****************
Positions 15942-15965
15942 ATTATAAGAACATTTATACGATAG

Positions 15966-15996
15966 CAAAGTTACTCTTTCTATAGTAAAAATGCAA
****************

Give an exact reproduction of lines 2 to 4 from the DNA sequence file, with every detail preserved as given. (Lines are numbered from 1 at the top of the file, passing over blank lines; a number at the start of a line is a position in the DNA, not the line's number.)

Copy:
15942 ATTATAAGAACATTTATACGATAG

Positions 15966-15996
15966 CAAAGTTACTCTTTCTATAGTAAAAATGCAA